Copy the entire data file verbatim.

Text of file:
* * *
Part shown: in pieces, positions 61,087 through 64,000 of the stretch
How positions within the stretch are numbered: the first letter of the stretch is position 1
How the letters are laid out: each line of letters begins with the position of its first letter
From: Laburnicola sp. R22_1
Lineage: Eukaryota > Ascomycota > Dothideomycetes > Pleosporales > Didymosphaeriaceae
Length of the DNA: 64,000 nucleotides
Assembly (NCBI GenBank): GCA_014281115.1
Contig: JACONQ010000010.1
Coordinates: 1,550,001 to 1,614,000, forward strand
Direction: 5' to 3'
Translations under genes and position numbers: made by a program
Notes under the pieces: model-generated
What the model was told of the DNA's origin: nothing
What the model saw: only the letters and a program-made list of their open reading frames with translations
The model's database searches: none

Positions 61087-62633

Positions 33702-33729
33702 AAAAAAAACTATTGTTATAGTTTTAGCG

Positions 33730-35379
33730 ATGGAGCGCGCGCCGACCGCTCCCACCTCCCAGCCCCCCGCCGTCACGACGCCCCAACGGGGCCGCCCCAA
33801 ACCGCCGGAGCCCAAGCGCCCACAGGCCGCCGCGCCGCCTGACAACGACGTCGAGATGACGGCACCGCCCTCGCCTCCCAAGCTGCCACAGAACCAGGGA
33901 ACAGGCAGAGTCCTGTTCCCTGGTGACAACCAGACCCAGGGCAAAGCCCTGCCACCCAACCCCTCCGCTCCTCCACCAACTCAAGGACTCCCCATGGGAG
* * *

Part shown: in pieces, positions 61,087 through 64,000 of the stretch
How positions within the stretch are numbered: the first letter of the stretch is position 1
How the letters are laid out: each line of letters begins with the position of its first letter
From: Laburnicola sp. R22_1
Lineage: Eukaryota > Ascomycota > Dothideomycetes > Pleosporales > Didymosphaeriaceae
Length of the DNA: 64,000 nucleotides
Assembly (NCBI GenBank): GCA_014281115.1
Contig: JACONQ010000010.1
Coordinates: 1,550,001 to 1,614,000, forward strand
Direction: 5' to 3'
Translations under genes and position numbers: made by a program
Notes under the pieces: model-generated
What the model was told of the DNA's origin: nothing
What the model saw: only the letters and a program-made list of their open reading frames with translations
The model's database searches: none

Positions 61087-62633

Positions 33702-33729
33702 AAAAAAAACTATTGTTATAGTTTTAGCG

Positions 33730-35379
33730 ATGGAGCGCGCGCCGACCGCTCCCACCTCCCAGCCCCCCGCCGTCACGACGCCCCAACGGGGCCGCCCCAA
33801 ACCGCCGGAGCCCAAGCGCCCACAGGCCGCCGCGCCGCCTGACAACGACGTCGAGATGACGGCACCGCCCTCGCCTCCCAAGCTGCCACAGAACCAGGGA
33901 ACAGGCAGAGTCCTGTTCCCTGGTGACAACCAGACCCAGGGCAAAGCCCTGCCACCCAACCCCTCCGCTCCTCCACCAACTCAAGGACTCCCCATGGGAG